Europe's business schools continue to dominate the Financial Times' annual rankings of master in finance programs.
France's HEC Paris and Cambridge Judge Business School of the UK took the top spots.
The FT compiles two rankings for master in finance programs: one for pre-experience courses and one for post-experience programs.
The pre-experience ranking is the most significant; the majority of finance masters programs are for those with little or no work experience. The degrees are focused on professionals hoping to strengthen their knowledge of finance and are usually designed in consultation with the banking and finance industries.
HEC Paris took the top spot for pre-experience programs after similar success last year. The business school was ranked highly for its international mobility. Some 98% of its master in finance graduates are employed after three months, earning average salaries of $96,260, up by $3,647 on last year.
ESCP Europe, IE Business School, EDHEC Business School and MIT Sloan of the US complete the top-five. Nine of the top-10 ranked masters in finance programs are based in Europe.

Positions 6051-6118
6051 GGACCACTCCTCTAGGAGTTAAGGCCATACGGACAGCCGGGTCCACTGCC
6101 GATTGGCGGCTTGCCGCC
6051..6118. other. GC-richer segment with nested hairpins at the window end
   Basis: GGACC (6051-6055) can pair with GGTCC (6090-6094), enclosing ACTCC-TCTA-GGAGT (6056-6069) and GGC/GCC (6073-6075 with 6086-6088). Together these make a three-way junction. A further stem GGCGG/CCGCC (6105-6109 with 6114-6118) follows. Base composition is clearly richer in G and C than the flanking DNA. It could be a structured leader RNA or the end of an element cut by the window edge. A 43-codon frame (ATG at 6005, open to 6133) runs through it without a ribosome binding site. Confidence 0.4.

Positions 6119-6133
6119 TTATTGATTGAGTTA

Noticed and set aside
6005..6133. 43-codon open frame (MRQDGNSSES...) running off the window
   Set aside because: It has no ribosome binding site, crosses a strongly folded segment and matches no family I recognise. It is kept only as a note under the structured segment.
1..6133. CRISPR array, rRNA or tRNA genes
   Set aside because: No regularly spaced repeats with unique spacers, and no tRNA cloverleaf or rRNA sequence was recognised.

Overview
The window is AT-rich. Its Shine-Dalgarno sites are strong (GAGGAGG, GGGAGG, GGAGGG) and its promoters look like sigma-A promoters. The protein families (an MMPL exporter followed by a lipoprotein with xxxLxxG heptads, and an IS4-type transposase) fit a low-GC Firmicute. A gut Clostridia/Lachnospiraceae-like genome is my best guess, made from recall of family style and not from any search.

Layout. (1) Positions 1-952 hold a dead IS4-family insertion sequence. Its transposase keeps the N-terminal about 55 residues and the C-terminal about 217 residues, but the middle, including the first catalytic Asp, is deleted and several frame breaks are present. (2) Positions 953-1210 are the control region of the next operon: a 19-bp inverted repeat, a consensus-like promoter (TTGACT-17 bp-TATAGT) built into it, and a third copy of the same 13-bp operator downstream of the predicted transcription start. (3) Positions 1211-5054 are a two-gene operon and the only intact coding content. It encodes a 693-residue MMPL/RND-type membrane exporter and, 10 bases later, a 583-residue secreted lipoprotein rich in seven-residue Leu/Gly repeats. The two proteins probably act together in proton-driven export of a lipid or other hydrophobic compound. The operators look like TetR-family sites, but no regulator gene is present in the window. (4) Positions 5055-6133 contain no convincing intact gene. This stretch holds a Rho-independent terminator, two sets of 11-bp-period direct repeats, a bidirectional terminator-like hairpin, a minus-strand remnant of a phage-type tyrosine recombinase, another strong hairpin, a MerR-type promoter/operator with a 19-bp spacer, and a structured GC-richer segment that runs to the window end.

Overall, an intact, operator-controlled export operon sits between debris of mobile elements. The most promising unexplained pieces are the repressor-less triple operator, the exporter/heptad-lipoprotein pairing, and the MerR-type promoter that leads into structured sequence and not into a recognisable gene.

Europe's success in the finance program rankings comes as the continent's business schools rise across the board. Last year the MBA at INSEAD, established in France, was ranked as the best in the world. Europe's schools also dominated the FT's ranking of executive education programs in May.
Cambridge Judge scored highly in the FT's ranking of post-experience programs thanks to its internationality and strong employment figures. Graduates’ salaries are increased by 68% on average three months on, to $130,203.
“We are particularly pleased with our fine showing in career-oriented metrics at a time of difficult job markets in the financial services industry,” said Simon Taylor, director of Cambridge Judge's master in finance program.
London Business School claimed second place in in the post-experience ranking.